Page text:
Obama? Barack ain't gonna do squat except move the red line a little farther down the road.
let these folks choke each other to death with their chemicals, I culd care less.
It ain't our fight.
50 weeks ago
50 weeks ago Link To Comment
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All Comments   (59)
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Going off half cocked is such a Conservative specialty that it's small wonder that you all are calling for your usual answer to every international problem without thinking through the consequences. Sure landing the Marines in Syria is like sticking your dick in a pencil sharpers but I guess if you're drunk enough, it may seem like a good idea at first.

Compare the low cost in money and American lives of Clinton's intervention in Kosovo and Obama's efforts in Libya with the cost of the decade plus disasters in Iraq and Afghanistan initiated by the brainless right-wing chest thumpers of the Bush administration. Since a Syrian intervention is likely to be a horror story for the U.S., we damned well better think through the consequences and develop a solid military and diplomatic strategy before we commit ourselves. Finesse is required and also the nerve it takes to act deliberately.
50 weeks ago
50 weeks ago Link To Comment
Doesn't everyone know by now that Obama is a liar? Nothing he says should be believed by anyone. Unfortunately, our enemies and allies know too well that he can't be trusted.
50 weeks ago
50 weeks ago Link To Comment
I'll admit that I don't understand this "red line" stuff. Are the victims of gas any "deader" than bullets, bombs or drones? Our president is probably going to threaten Assad with "time out" while he (the president) happily executes people via drone attacks.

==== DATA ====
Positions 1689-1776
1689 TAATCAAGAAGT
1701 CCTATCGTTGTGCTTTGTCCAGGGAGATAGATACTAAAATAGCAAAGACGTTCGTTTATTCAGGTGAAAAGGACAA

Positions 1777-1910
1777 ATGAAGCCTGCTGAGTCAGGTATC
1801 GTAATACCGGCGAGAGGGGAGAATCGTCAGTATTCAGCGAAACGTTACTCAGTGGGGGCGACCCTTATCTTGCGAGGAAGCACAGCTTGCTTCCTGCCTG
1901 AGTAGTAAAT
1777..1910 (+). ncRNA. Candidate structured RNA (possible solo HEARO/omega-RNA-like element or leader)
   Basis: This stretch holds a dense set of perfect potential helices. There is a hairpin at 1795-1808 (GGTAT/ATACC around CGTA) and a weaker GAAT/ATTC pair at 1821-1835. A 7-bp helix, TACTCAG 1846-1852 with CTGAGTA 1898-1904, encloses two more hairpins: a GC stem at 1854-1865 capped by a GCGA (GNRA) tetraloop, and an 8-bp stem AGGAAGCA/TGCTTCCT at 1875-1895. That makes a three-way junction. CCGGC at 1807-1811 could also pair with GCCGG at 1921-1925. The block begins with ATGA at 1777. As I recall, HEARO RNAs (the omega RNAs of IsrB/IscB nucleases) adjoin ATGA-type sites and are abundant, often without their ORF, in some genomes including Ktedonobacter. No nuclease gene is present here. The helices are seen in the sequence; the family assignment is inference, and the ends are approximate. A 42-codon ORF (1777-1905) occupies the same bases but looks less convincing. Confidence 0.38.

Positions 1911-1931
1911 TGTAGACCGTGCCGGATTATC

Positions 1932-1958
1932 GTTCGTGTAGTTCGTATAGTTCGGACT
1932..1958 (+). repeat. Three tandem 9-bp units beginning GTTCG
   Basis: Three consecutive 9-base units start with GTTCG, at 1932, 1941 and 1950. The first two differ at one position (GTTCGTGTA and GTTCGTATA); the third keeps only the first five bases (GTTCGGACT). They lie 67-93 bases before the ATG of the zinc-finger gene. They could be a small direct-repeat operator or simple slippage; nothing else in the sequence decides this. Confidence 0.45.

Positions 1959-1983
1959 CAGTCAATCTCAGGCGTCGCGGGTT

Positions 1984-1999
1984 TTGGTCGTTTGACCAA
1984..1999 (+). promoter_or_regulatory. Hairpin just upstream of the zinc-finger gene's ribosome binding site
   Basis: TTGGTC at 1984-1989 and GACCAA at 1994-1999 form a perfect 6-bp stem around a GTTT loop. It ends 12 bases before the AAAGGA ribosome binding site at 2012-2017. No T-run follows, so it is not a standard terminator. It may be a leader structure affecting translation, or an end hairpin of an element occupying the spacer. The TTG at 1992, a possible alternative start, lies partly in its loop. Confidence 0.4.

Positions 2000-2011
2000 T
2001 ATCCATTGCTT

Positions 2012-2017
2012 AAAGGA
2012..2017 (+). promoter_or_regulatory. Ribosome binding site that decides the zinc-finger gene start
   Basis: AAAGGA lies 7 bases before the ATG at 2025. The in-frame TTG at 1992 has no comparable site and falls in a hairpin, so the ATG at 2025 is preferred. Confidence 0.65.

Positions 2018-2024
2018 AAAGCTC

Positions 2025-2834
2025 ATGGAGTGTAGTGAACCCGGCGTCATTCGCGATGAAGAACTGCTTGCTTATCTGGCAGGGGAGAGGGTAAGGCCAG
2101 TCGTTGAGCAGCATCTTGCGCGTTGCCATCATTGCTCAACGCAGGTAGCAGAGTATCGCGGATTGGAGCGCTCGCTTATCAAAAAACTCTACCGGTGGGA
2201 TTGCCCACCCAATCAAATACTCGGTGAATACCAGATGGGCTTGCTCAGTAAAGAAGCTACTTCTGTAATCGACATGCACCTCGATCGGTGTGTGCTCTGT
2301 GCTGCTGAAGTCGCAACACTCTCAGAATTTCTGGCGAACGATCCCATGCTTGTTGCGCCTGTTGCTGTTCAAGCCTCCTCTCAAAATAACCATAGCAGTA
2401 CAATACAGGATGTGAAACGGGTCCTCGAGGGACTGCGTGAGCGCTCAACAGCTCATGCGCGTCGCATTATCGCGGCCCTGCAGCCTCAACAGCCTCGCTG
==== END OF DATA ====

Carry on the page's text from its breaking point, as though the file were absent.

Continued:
50 weeks ago
50 weeks ago Link To Comment
And? Why should I care if the Syrians gas each other? They have nothing the USA needs or wants and we have to stop intervening where we are neither needed nor wanted.
50 weeks ago
50 weeks ago Link To Comment
All those liberal loons need to think for a minute. If it is true that there was gas used, where did it come from? Ding, ding, ding, ding - Saddam. Guess Bush was right about the Weapons of Mass Destruction. We need to stop giving any Middle Eastern Country money and let them kill each other. Help the Christians escape. Let the land return to its state of desolation.
50 weeks ago
50 weeks ago Link To Comment
Actually, Syria has had a WMD program for years. They have their own factories and test facilities. Iraq had little, if any, influence.
50 weeks ago
50 weeks ago Link To Comment
When push comes to shove, the liberal meme about equality, humanity and where spirituality resides according to their depraved notions of identity is completely hollow.

Obama will apologize for colonialism making them do it before he intervenes.

Meanwhile, those countries whose religions routinely paint America as a wh-re house with lots of guns, evidently can't even rise to that standard as Turkey, Iraq, Lebanon, Egypt and all the other ducks in a row sit and do nothing.

Liberals and their Islamist allies who whine about ethnic cleansing in Israel and the West Bank need to step up and tell me how many Arab civilians in the West Bank have died since 1968 and compare it to the last 2 years in Syria.